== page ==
Our planet needs to be protected. It’s important that each and every one of us helps in whatever way we can. Think about it. It’s a fact freeways in Los Angeles are more crowded than ever. Construction of new apartment living is expanding quickly. Pollution keeps increasing, a fact easily seen looking for the Santa Ana mountains through the haze of air pollution. Water is still very much a concern and the water shortage, though quenched a bit by the rain this year, still hangs over everyone’s head. It’s a bit scary thought to think we might not have enough water.
Earth Day was initiated to bring awareness of the environmental concerns present on our planet. But celebrating just one day is not enough. We need to apply it to our daily lives.
The Earth Day Network is building the world’s largest environmental movement to help our planet. Its mission is to diversify, educate and activate the population, with over 50,000 partners in nearly 200 countries around the world building a better world. Though the day comes and go so fast, more than 1 billion people participate making it the largest civic observance in the world.
Maybe our generation has dropped the ball on keeping our planet healthy for our children and our children’s children. But it is never too late to lend a hand to keep our earth pristine for years to come. First, take note of the problems at hand and do more and more each and every day!
What acts of green can we do? Here are a few actions that might just make you a hero to our planet.
Ride a bike. Walk. Carpool. Take a bus.
Reduce your carbon footprint. Half the noxious air pollution and more than a third of greenhouse gas emissions comes from cars, trucks, buses, boats and planes. Cars are the worst by contributing most of the carbon dioxide (CO2) emissions, urban blight from ugly freeways and traffic jams. Car emissions also pollute our water and air through exhaust and runoff. Make an effort to not drive solo, pick up a friend or turn, instead of each meeting at your destination. Walking in California is a lost art for most of us. If possible, make an effort to walk to your local store, bank or coffeeshop. Even riding a bike once or twice a week to work can make a difference to the environment.
Reduce home electricity use. And go solar.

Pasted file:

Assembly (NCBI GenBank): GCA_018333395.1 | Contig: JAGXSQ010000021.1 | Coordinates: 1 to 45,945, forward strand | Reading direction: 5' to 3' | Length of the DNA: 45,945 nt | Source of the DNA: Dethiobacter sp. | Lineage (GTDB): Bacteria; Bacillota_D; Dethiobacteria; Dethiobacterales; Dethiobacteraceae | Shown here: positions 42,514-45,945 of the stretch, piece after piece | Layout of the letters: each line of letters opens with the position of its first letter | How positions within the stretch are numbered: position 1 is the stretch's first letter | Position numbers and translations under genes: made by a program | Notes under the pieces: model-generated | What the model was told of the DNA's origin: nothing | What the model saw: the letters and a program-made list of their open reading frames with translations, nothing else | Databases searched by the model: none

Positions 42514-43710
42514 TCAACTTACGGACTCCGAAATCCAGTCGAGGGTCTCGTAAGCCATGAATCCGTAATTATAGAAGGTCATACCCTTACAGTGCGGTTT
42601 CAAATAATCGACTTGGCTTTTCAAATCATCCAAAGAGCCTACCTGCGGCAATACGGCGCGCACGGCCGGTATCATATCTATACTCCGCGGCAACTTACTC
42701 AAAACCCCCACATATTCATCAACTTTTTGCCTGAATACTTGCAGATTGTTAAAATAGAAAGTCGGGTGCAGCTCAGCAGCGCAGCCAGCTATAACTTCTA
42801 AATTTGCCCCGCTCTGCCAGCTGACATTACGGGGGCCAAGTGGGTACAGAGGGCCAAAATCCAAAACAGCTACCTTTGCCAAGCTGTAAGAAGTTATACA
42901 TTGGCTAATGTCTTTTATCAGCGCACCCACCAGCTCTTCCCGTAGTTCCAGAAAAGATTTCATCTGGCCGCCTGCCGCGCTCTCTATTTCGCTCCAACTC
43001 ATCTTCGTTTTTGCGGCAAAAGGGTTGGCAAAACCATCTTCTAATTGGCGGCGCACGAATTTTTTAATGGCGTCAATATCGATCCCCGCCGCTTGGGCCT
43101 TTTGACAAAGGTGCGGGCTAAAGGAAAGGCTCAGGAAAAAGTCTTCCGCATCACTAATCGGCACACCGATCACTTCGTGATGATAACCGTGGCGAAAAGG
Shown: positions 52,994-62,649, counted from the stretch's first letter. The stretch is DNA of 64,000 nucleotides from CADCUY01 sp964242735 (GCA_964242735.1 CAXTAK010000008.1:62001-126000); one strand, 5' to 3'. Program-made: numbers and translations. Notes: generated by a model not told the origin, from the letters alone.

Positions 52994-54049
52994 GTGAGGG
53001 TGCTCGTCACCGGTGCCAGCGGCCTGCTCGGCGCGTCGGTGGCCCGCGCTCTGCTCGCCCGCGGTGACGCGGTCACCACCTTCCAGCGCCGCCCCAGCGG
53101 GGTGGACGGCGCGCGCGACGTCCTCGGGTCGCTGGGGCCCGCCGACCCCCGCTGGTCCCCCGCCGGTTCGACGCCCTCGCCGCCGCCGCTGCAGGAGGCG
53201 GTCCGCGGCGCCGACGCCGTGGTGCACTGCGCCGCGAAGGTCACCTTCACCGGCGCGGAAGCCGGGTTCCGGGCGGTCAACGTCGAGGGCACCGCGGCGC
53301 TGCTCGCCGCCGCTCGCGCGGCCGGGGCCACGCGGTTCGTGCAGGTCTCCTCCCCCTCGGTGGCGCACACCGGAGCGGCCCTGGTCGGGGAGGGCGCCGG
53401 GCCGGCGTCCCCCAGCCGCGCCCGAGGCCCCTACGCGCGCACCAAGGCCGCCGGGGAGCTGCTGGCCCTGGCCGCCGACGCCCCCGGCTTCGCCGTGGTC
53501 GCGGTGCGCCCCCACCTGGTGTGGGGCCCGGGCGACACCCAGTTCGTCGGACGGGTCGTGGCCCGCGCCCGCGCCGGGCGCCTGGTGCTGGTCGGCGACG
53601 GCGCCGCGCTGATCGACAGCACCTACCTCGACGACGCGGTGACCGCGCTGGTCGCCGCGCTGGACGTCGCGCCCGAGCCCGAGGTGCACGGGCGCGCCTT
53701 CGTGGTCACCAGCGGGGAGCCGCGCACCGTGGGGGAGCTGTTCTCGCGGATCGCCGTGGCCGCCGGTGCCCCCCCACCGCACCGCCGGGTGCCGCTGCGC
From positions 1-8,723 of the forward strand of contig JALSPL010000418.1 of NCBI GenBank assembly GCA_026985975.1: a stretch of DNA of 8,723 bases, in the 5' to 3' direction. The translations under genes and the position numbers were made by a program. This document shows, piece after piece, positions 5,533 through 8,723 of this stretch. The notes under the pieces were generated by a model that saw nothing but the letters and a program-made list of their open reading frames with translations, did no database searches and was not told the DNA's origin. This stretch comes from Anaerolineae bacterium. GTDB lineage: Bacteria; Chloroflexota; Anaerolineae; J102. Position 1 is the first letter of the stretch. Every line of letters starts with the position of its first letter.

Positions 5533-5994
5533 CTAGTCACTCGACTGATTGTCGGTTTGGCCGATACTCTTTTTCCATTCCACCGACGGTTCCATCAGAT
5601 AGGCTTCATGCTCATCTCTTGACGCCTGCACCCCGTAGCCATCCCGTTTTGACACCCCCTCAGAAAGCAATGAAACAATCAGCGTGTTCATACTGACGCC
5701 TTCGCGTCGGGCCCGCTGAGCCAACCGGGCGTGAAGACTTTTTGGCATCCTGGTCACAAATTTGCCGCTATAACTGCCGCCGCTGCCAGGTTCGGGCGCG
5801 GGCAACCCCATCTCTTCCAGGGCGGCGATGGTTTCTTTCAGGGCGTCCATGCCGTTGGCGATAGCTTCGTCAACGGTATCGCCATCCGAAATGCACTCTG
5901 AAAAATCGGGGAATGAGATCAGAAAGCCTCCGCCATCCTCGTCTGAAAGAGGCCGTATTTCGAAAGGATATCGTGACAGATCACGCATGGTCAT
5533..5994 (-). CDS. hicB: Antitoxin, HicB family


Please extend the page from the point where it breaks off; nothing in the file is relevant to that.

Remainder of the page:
Greenhouse gases are generated from the production of electricity. Make your home energy efficient by choosing energy efficient appliances, replacing light fixtures with energy saving bulbs and sealing up drafty doors and windows to reduce your utility bills. Just investing in a new refrigerator will generate 40% less energy than a 10 year old model. But in solar panels. With sunny southern California weather, there is no excuse to not install a solar system.
Be aware of where your food is grown. Choose foods that are local, organic and low on the food chain. Buying local produce reduces transportation used to truck and fly in food across hundreds of miles, resulting in less CO2 emissions
filling the air. Reduce the amount of package foods for fresh foods. Choose produce from local farmers helps reduce the effects of climate-changing emissions. Farmer’s markets and other small family-owned stores offer many local produce and products to their customers.
Avoid using plastics
This last decade has seen more plastic produced than in the previous centyr, about 300 million tons a year. Half of that is used once and thrown away. These plastics clog our oceans and landfills. An estimated 8 million metric tons of plastic end up in the oceans each year. Plastic is toxic to the environment. It is made of petroleum and contains dangerous toxins.
It is really easy to start to reduce your use of plastics. Don’t buy water in small individual plastic bottles. Get a water filter and use your own steel water bottles. Bring your own grocery bags to the store. Go back to using bar soaps instead of body wash. Use paper straws instead of plastic ones. Never buy styrofoam and refuse take-out from places that still use it.
Take care of your trash. Compost when you can. Plant a garden.
Compost all organic waste. Recycle paper, cardboard, cans and bottles at your local recycling center. This will help reduce greenhouse gas emissions associated with landfills where most of these items end up. Compost your produce waste. Many of the city’s local waste management centers have compost bins. Or check your local gardening store. It’s easy to compost and at the same time you can start your own vegetable garden, utilizing the compost to replenish and enrich your soil for tastier produce.